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First case in Finland: Elk dies due to chronic wasting disease

The death of an elk in eastern Finland has been blamed on chronic wasting disease, which has never been seen in the country before.

Inarin Angelissa hirvet ovat tavallinen näky pihassa olevassa porojen ruokinta-aitauksessa.
Image: Kirsti-Helena Länsman / Yle

The Finnish Food Safety Agency (Evira) says that analysis of the carcass of a moose or European elk (Alces alces) found in Kuhmo, eastern Finland, shows that it died of chronic wasting disease (CWD). The illness has so far only been found in North America and, since 2016, in neighbouring Norway.

The remains of the 15-year-old elk were found in the Kainuu region, close to the Russian border.

Evira’s own test results have been confirmed by an EU reference lab. CWD, which is only known to strike members of the deer family (Cervidae) is believed to always be fatal.

CWD is a type of transmissible spongiform encephalopathy like BSE (‘mad cow disease’), but no cases of transmission to humans have been confirmed. In the US, the Centers for Disease Control and Prevention (CDC) warns hunters in areas where the illness has been found not to consume parts of deer and elk that may harbour the disease, including the brain, spinal cord, eyes, spleen, tonsils and lymph nodes.

“No danger” from eating venison

Evira says there is no danger from eating meat from members of the deer family in Finland, and it plans no restrictions on the sale or export of such products. As a precaution it is suspending exports of live deer, including reindeer. Such exports are minimal, although semi- domesticated reindeer do roam freely over the borders between northern Finland, Sweden and Norway.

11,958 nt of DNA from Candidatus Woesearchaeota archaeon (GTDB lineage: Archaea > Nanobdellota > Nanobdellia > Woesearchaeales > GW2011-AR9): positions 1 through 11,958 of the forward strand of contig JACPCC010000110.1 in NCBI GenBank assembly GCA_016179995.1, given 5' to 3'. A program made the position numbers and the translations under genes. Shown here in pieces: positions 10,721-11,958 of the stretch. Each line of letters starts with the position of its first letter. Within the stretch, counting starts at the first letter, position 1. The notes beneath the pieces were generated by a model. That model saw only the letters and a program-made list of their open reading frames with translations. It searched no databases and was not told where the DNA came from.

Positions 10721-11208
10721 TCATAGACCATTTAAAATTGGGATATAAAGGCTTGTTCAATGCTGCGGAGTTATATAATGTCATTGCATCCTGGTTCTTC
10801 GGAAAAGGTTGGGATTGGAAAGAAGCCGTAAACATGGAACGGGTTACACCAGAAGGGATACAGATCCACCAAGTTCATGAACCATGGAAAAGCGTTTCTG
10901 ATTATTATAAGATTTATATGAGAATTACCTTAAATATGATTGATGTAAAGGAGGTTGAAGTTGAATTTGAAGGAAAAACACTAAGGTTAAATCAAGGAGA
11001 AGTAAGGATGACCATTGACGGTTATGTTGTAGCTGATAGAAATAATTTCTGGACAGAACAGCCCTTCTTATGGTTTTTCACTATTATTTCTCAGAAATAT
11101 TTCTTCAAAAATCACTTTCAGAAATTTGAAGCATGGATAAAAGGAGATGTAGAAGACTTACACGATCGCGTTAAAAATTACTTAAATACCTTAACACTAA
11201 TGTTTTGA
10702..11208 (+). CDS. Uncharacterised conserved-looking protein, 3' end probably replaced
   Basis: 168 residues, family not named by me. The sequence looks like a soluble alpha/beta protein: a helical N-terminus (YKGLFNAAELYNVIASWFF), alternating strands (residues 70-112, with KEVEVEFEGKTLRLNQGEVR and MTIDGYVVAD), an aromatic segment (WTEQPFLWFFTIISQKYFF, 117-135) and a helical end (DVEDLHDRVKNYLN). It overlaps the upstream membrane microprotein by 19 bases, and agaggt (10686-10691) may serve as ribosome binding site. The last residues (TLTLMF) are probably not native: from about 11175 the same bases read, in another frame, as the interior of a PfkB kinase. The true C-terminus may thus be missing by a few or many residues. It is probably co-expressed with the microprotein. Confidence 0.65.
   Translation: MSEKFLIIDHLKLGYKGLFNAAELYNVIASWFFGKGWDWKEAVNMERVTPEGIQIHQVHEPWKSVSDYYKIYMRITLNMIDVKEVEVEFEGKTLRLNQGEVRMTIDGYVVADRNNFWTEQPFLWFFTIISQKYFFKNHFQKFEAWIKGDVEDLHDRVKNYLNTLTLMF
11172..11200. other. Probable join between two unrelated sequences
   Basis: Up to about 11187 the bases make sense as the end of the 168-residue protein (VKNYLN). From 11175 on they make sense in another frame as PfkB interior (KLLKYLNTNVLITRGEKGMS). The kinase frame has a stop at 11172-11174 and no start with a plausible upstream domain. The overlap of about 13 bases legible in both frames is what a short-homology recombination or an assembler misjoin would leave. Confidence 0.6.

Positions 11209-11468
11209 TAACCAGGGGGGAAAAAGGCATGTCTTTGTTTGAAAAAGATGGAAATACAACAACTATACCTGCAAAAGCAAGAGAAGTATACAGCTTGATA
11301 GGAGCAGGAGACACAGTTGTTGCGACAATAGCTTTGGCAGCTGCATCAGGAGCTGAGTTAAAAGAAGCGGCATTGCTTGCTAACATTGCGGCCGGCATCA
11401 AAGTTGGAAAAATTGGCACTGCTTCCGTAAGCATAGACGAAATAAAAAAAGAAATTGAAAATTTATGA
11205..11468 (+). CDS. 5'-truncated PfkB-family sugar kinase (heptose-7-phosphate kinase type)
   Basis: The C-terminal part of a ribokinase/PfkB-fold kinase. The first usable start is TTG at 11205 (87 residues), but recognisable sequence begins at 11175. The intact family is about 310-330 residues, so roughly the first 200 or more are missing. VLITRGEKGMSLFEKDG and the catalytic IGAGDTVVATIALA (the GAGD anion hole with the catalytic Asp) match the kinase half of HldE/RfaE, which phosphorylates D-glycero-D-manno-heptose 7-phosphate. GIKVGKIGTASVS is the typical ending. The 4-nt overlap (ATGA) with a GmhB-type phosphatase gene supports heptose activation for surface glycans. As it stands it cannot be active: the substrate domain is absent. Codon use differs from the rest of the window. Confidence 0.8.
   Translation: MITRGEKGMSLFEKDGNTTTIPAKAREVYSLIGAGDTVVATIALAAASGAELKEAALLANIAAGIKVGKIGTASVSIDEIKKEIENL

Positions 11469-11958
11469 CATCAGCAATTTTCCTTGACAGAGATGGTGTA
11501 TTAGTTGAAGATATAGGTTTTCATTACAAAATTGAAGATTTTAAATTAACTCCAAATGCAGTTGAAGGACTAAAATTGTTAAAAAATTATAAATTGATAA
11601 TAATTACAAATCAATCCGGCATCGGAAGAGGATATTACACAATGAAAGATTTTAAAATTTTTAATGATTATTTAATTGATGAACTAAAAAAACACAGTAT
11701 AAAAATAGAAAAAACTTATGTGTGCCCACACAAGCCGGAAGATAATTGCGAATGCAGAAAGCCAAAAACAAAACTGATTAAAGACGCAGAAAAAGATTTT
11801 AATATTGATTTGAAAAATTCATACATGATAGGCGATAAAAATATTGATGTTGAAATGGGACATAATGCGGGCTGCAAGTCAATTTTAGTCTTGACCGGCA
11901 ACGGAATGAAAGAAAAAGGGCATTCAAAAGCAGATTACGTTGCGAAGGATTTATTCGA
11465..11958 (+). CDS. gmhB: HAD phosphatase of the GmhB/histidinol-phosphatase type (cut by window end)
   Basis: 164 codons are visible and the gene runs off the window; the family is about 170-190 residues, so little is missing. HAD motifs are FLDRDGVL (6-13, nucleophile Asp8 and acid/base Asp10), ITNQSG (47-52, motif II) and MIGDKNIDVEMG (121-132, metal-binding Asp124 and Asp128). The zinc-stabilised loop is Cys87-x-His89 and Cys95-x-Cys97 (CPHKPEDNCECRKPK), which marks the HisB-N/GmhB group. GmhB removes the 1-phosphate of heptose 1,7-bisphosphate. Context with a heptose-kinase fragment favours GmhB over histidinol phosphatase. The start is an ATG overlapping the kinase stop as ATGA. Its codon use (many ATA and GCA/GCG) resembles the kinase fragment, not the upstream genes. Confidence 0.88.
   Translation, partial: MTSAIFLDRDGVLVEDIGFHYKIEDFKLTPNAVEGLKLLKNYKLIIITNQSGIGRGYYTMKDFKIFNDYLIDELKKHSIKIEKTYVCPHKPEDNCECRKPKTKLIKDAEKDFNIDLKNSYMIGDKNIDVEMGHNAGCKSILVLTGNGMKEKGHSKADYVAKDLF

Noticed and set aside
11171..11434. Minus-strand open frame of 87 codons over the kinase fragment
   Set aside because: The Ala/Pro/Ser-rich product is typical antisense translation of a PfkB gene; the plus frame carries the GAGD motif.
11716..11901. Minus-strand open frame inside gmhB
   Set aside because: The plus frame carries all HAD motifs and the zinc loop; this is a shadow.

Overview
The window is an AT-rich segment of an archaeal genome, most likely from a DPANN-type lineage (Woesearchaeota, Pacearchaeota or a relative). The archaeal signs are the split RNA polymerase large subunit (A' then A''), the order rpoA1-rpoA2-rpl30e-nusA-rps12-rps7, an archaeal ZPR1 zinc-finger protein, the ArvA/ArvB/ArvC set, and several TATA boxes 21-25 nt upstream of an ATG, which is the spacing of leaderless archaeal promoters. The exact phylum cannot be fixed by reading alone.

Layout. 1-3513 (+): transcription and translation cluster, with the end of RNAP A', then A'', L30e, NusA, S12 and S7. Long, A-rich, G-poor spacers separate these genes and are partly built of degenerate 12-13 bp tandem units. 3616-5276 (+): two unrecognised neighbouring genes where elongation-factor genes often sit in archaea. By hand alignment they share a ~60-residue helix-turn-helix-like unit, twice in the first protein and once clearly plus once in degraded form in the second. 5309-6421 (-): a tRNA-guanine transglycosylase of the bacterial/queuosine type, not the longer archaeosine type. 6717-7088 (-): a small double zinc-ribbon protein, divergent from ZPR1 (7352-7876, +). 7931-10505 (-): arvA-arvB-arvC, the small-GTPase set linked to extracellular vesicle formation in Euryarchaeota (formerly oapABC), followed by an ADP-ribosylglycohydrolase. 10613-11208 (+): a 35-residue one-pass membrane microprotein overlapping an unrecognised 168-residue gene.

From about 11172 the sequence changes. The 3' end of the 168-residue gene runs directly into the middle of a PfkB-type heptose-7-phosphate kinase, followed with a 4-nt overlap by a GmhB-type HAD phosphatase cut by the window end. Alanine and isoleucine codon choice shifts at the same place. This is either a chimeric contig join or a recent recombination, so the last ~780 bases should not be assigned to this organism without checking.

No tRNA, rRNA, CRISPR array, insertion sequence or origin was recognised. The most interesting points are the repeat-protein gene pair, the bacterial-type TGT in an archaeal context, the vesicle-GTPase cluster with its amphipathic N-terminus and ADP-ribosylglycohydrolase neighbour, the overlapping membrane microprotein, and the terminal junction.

Up until now, the only cases of CWD found in Europe have been in Norway since 2016. At the beginning of this year, Finland and five other EU countries launched stepped-up monitoring of possible cases of the illness.

The form of the disease identified in Kuhmo is the same as in Norway, which is found incidentally in individual animals of the deer family, rather than the transmissible form that is common in Canada and the US.

Reindeer herders concerned

Some 2500 samples have been checked for the disease in Finland since 2003, but all have turned up negative.

Evira says that monitoring of the disease will be intensified in the Kuhmo and Kainuu region. Hunters will be provided with guidelines before the next hunting season as needed.

Anne Ollila, Director of the Finnish Reindeer Herders Association, tells Yle that her group is concerned about the impact on its industry, and is closely tracking the situation.

“Research is underway. This matter must be taken seriously, but there’s no point in starting to panic,” she says.

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